The expression “titanium and alloys thereof” is used to refer to titanium of any grade, preferably titanium grades 1 to 4 (chemically pure titanium), titanium grades 7 to 11 (alloys of titanium, palladium, aluminum and vanadium) and titanium grade 45 (titanium-niobium alloys) and mixtures thereof. The referenced grades refer to the classification of nonferrous materials proposed by the ASME and ISPESL or by equivalent standards.
The expression “nickel alloys” preferably refers to a nickel-chromium alloy, even more preferably a nickel-chromium-molybdenum alloy. Among nickel-chromium alloys and nickel-chromium-molybdenum alloys, preferred alloys comprise alloys containing at least 30% nickel by weight, preferably in a percentage comprised between 30% and 75% by weight. Examples of preferred nickel alloys are selected from the group that comprises Sanicro® alloys, preferably Sanicro 28® (or NO8028), Incoloys alloys, preferably NO8800, Inconel® alloys, preferably NO6600, Hastelloy® alloys, preferably NO10276, NO6022, NO6455 and NO6059, wherein the designations that are not referenced as trademarks refer to the international classification proposed by ASME.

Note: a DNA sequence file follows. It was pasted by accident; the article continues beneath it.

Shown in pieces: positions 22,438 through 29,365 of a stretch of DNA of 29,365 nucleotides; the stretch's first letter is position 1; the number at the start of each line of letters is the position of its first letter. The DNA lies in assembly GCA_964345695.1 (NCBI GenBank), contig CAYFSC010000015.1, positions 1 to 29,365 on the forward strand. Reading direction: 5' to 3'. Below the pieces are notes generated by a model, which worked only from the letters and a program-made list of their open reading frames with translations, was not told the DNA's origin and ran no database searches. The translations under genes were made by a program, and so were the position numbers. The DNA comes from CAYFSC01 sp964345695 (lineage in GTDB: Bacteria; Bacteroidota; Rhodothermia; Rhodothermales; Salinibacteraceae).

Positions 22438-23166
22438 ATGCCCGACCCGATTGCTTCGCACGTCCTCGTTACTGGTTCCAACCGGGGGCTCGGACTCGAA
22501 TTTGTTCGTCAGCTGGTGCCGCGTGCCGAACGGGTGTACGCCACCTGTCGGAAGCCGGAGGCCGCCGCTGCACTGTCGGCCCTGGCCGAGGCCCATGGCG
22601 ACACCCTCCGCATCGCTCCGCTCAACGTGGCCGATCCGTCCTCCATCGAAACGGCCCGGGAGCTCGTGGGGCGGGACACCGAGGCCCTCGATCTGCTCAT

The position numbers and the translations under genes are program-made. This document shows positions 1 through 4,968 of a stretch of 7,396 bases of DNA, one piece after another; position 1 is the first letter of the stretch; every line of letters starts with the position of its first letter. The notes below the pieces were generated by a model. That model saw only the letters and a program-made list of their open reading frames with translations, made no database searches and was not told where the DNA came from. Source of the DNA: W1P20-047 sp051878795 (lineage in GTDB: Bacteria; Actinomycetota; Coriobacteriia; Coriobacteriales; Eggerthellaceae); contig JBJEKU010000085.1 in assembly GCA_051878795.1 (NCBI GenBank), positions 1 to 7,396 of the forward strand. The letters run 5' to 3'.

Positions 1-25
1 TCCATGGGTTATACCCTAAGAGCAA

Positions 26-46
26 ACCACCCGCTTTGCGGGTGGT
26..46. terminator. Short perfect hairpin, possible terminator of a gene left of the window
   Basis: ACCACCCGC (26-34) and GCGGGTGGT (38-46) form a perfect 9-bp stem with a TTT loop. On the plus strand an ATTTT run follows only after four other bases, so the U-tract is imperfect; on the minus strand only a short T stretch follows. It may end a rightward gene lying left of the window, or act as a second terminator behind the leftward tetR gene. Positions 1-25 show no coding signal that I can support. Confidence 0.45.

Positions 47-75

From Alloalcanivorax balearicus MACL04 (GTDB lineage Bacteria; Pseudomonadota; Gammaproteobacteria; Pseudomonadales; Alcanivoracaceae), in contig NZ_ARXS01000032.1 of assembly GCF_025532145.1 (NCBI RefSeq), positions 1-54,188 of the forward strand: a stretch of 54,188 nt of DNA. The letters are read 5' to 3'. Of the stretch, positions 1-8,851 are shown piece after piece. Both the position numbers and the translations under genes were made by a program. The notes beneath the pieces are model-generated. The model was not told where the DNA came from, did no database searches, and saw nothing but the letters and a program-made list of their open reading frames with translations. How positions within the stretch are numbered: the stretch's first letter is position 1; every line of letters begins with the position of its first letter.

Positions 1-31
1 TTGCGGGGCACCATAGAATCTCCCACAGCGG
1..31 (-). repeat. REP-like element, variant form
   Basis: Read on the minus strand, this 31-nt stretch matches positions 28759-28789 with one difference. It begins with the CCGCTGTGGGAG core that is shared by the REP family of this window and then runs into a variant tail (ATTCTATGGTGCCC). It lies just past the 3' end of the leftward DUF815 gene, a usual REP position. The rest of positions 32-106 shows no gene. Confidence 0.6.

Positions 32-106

In a preferred embodiment, the lining is constituted substantially by non-overlapping surfaces of suitable thickness, in which a first surface is preferably constituted by titanium or alloys thereof and a second surface is preferably constituted by nickel alloys.
Advantageously, the thickness of the lining might not be the same in all regions and is in any case at least 0.75 millimeters, preferably comprised between 0.75 and 12.7 millimeters, more preferably equal to 5 millimeters.
Advantageously, the lining of the invention is coupled to an optional substrate by means of a generic anchoring method, in which the thickness of the layer is comprised advantageously between 20 and 150 mm. The anchoring step occurs according to any method known in the field for this purpose and particularly by plating, performed either by lamination or by explosion.
Advantageous examples of substrate are metal sheets or forgings made of carbon steel, carbon-manganese steel or low-alloy steels, having adequate mechanical characteristics and manufactured according to international standards, such as for example the ferrous materials classified by the ASME standards (ASME II Part A).
In a particularly preferred embodiment, the lower part of the reactor is lined with titanium or alloys thereof and the upper part of the reactor is lined with nickel alloys.